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US exit from JCPOA, maximum pressure on Iran 'root causes' of stalemate, says China

US Rep. Ilhan Omar (D-MN) (L) talks with Speaker of the House Nancy Pelosi (D-CA) during a rally with fellow Democrats before voting on H.R. 1, or the People Act, on the East Steps of the US Capitol on March 08, 2019 in Washington, DC. (AFP photo)
China's Foreign Minister Wang Yi has put the blame of stalemate over the 2015 Iran nuclear deal on the US. (Photo by Reuters)

The United States' unilateral withdrawal from the 2015 nuclear deal and its ‘maximum pressure’ campaign against Iran are the “root causes” of the current stalemate, Chinese Foreign Minister Wang Yi has told a global peace forum.

Addressing the opening ceremony of the 9th World Peace Forum, China’s top diplomat said it is “most critical” for the US to “make an earlier decision” to rejoin the Joint Comprehensive Plan of Action (JCPOA), also known as the Iran nuclear deal.

Hua Chunying, a spokesperson for the Chinese foreign ministry, in a series of tweets on Sunday quoted from Wang’s keynote speech, in which he urged the US to “correct its wrongdoings”.

“To start with, it should lift, fully, unreservedly and thoroughly its illegal unilateral sanctions on Iran and third parties, so as to encourage Iran to move in the same direction and to push for breakthroughs in the negotiations,” she tweeted, quoting Wang.

Wang’s remarks came as Iran and the world powers have for the past several months been engaged in strenuous efforts to salvage the 2015 nuclear accord, and undo the damage done by former US president Donald Trump.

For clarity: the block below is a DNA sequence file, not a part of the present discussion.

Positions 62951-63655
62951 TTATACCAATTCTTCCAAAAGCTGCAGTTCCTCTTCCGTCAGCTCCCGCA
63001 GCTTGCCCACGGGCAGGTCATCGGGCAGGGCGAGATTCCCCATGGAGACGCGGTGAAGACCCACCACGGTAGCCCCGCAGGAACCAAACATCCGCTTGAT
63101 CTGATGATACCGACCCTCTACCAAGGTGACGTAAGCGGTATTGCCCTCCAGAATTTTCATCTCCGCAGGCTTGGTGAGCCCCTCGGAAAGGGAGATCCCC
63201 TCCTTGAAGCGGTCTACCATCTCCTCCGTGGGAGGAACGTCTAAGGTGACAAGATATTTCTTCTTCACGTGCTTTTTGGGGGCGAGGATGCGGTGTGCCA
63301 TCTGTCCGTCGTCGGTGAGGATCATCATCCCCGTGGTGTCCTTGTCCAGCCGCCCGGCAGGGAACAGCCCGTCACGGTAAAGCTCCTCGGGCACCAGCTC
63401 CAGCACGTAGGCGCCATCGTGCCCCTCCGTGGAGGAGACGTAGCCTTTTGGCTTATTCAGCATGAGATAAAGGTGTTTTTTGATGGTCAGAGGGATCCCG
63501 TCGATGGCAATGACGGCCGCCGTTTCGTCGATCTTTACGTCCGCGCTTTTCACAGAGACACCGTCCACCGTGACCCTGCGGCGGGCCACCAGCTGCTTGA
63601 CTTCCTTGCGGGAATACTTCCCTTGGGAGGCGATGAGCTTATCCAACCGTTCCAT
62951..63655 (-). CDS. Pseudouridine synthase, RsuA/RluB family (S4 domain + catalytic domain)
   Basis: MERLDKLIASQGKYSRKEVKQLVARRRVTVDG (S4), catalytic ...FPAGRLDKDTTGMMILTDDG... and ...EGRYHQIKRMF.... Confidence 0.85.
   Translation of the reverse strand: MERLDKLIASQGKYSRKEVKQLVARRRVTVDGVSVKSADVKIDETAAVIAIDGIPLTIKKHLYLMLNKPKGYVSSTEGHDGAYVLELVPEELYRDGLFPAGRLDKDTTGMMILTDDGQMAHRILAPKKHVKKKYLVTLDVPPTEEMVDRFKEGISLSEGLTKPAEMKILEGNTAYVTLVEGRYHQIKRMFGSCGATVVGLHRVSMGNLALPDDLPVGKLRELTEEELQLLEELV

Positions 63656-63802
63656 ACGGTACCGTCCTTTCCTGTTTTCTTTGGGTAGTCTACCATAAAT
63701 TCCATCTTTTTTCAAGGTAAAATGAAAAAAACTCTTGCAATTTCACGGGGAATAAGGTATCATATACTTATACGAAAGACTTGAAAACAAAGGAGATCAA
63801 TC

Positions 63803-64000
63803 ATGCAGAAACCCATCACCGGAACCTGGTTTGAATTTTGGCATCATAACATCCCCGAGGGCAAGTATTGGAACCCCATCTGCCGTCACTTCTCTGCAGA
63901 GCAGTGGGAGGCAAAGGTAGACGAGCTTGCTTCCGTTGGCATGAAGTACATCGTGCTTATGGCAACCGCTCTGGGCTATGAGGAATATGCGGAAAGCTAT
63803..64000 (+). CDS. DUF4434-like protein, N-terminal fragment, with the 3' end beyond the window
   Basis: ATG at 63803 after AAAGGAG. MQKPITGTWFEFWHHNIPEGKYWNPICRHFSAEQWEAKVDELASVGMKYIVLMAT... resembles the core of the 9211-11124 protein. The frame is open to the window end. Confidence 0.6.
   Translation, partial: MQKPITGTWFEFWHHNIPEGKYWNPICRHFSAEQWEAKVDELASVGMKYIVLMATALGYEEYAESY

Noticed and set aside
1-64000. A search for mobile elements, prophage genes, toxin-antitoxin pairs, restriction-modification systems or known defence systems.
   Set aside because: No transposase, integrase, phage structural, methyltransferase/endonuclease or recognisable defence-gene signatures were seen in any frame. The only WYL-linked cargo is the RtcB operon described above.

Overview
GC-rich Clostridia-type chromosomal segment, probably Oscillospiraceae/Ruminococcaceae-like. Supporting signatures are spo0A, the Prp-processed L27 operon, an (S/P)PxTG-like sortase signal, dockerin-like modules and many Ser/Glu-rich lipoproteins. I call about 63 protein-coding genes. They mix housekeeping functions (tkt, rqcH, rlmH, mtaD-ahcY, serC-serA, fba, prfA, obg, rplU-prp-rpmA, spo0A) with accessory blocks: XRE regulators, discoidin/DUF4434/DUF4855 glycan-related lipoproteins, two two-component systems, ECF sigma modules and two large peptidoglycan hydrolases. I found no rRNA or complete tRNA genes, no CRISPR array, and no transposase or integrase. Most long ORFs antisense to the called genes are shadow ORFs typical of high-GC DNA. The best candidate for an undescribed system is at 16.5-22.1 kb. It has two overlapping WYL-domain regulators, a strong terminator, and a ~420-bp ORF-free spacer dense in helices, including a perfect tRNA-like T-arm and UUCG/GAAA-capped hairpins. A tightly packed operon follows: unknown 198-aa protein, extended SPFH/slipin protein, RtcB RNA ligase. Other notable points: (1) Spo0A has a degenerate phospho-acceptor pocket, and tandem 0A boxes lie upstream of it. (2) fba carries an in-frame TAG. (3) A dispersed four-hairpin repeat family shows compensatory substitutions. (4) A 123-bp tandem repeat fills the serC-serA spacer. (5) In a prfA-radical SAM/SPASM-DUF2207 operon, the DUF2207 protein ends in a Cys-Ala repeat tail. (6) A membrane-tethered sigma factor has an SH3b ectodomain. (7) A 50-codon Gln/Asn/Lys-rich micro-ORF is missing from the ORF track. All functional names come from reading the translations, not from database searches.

The efforts, however, have been dampened by Washington’s dogged refusal to return to the deal and remove sanctions on Iran as previously pledged by the Biden administration. 

Iran has maintained that an agreement is “within reach” on the removal of sanctions, but what remains is for the US to take a "political decision" and change course on the "failed legacy" of the Trump regime. 

Iran and the six world powers – China, Russia, the US, France, Britain and Germany – clinched the deal in July 2015, but Trump unilaterally withdrew the US in May 2018 and unleashed a “maximum pressure” campaign against Iran.

In response, Iran announced remedial measures, scaling back some of its commitments under the deal, while maintaining that the moves were ‘reversible’ depending on the actions of the other signatories.

China and Russia have been vocal supporters of Iran’s position since Biden took office.

Iran and China have deepened their bilateral partnership with the 25-year comprehensive strategic partnership, causing jitters in Washington.

US global hegemony

In other remarks, Wang pointed to various confrontations, conflicts and difficulties in governance, saying that multilateralism is “not being effectively maintained”, and the international norms based on the UN Charter are “not being fully respected.”

He blamed the US for the crisis in neighboring Afghanistan, while asserting that the “most pressing task” is to “maintain peace and stability and prevent wars or chaos.”

Wang also cited Washington's Indo-Pacific strategy, calling it a “regression of history that should be swept into the dustbin.” 

“Dreaming of the old dream of Cold War hegemony will not help win a promising future, let alone building a better world,” he said.

Wang also slammed the US on the Taiwan question. “The US is trying to take risks on the Taiwan question. This is extremely wrong and dangerous.” 

On the Palestine-Israel issue, China’s top diplomat called for “upholding the delayed justice to the Palestinian people, and restarting peace talks." 

Commenting on the Korean Peninsula issue, Wang urged Washington to reflect on the incessant pressure it has been putting on North Korea and to resolve the issue with sincerity. 


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